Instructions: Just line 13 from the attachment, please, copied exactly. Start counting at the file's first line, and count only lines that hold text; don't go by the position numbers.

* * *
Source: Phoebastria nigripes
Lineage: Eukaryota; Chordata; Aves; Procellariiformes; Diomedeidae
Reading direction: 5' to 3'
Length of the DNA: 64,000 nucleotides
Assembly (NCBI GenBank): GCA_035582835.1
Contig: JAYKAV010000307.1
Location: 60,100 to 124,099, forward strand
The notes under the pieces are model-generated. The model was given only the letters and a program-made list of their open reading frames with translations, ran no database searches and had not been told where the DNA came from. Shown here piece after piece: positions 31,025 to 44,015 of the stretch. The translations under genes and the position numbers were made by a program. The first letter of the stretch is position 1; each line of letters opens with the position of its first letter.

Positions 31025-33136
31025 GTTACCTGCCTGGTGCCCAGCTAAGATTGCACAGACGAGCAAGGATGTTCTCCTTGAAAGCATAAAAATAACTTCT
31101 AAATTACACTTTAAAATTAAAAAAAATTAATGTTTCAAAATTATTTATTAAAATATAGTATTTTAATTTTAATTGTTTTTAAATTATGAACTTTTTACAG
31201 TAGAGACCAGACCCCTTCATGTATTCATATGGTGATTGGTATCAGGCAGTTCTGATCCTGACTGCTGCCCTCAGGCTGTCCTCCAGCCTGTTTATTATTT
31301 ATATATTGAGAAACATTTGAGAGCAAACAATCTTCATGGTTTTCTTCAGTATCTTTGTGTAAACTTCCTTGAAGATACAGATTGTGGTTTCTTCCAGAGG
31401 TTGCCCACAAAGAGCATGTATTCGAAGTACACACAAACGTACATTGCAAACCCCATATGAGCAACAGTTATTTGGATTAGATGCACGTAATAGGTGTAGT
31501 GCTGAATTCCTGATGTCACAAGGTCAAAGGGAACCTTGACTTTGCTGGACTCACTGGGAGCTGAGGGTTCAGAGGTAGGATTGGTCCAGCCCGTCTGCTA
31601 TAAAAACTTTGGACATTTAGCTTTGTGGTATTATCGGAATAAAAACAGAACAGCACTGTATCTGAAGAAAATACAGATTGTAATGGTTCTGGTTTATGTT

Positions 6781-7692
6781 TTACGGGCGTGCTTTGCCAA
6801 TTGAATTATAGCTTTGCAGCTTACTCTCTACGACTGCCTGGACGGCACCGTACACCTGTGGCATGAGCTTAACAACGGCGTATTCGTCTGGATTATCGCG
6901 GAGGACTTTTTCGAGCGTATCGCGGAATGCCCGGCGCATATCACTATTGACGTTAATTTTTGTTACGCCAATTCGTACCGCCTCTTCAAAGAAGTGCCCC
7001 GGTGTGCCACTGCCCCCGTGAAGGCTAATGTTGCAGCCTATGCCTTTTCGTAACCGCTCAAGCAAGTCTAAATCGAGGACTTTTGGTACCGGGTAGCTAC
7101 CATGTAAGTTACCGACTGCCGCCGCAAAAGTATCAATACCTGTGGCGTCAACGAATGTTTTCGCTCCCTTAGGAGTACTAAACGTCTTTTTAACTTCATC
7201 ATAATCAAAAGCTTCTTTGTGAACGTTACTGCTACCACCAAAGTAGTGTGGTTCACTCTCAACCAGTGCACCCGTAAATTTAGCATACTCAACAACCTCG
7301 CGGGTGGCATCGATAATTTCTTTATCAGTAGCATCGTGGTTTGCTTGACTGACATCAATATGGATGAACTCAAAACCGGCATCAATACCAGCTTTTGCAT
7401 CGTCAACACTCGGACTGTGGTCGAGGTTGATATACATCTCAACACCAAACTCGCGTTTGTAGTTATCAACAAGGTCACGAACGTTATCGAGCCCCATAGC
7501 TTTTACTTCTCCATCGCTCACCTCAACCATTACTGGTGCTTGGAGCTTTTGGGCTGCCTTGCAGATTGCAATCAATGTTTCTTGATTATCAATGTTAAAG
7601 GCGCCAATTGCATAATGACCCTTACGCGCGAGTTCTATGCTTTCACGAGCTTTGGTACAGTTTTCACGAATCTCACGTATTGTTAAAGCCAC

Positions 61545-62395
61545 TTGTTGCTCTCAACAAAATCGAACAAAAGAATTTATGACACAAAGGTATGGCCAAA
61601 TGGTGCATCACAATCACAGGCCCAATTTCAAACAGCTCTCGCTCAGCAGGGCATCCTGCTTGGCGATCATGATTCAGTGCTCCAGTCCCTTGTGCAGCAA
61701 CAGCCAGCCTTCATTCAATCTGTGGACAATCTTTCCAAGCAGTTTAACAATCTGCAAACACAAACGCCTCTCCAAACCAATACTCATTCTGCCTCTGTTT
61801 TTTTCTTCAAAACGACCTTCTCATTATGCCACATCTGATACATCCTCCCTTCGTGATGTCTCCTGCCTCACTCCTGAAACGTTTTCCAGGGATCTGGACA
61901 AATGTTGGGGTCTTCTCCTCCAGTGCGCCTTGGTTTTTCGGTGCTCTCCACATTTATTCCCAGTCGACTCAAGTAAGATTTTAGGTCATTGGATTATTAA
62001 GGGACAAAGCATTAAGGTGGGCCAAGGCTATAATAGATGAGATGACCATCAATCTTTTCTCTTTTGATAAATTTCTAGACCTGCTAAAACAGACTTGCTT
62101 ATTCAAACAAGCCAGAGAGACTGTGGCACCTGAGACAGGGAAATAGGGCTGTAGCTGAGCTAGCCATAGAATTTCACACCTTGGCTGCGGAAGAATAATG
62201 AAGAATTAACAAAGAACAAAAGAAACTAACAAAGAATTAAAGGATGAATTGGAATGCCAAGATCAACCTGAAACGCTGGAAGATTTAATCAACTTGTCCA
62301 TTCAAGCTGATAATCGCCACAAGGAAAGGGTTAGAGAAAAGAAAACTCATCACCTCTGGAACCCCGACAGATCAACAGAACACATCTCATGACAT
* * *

31301 ATATATTGAGAAACATTTGAGAGCAAACAATCTTCATGGTTTTCTTCAGTATCTTTGTGTAAACTTCCTTGAAGATACAGATTGTGGTTTCTTCCAGAGG